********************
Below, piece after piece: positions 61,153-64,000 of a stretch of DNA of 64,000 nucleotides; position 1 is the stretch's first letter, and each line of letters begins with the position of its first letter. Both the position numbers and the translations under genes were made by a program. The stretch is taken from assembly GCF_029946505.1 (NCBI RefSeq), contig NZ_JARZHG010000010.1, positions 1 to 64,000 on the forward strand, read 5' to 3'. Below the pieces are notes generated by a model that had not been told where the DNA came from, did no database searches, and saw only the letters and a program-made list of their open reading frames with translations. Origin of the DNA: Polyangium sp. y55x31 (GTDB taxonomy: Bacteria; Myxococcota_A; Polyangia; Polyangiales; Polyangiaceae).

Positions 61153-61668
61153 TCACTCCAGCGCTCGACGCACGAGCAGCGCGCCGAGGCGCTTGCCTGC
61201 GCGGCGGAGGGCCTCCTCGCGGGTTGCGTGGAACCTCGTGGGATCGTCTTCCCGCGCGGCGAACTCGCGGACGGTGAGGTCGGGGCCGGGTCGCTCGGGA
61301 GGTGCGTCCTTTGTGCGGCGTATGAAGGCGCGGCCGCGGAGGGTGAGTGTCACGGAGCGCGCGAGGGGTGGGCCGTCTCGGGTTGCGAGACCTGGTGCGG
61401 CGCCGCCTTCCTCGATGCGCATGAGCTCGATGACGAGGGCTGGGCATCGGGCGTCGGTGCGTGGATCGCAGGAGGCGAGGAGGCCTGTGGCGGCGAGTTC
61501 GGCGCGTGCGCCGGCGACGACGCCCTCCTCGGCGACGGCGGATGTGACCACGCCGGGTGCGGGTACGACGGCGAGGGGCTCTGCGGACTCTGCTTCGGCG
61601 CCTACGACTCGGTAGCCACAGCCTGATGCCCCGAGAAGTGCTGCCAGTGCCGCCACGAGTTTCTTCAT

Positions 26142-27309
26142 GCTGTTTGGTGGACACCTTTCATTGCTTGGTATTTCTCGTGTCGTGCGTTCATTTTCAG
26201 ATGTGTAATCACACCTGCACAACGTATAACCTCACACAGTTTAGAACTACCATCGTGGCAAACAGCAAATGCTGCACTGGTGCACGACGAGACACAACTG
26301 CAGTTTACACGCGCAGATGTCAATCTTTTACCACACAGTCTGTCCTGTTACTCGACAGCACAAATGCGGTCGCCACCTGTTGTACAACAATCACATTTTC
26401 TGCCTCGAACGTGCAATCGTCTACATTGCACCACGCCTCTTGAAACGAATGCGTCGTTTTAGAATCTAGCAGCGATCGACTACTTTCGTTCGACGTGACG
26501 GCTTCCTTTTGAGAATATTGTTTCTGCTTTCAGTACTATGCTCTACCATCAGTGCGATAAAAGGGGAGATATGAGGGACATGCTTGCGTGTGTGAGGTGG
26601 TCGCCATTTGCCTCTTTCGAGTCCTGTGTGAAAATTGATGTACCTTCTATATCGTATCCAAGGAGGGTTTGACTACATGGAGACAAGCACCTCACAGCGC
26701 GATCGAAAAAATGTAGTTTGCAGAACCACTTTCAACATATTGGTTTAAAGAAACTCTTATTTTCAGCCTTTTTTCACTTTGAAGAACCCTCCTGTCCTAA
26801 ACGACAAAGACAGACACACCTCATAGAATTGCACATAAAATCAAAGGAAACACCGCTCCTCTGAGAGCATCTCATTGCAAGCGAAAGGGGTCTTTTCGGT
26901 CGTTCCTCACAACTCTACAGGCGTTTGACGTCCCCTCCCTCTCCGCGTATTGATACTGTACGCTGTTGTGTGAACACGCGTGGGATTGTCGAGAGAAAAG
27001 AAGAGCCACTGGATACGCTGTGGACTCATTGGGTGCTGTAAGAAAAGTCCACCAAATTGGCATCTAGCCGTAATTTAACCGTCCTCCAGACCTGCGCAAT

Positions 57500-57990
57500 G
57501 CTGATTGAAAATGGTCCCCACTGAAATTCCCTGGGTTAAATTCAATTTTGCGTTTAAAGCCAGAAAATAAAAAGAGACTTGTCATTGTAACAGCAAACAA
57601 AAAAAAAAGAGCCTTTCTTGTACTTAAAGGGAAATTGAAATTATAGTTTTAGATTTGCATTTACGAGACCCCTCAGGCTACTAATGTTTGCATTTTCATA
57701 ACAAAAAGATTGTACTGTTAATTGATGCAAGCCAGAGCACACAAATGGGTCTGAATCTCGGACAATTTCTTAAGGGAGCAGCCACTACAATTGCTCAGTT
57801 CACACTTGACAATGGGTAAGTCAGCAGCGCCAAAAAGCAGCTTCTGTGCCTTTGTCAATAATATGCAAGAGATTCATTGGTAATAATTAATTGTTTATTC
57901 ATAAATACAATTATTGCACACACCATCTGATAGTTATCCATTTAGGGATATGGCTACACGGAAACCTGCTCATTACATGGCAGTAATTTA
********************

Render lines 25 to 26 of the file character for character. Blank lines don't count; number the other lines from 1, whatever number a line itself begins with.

57801 CACACTTGACAATGGGTAAGTCAGCAGCGCCAAAAAGCAGCTTCTGTGCCTTTGTCAATAATATGCAAGAGATTCATTGGTAATAATTAATTGTTTATTC
57901 ATAAATACAATTATTGCACACACCATCTGATAGTTATCCATTTAGGGATATGGCTACACGGAAACCTGCTCATTACATGGCAGTAATTTA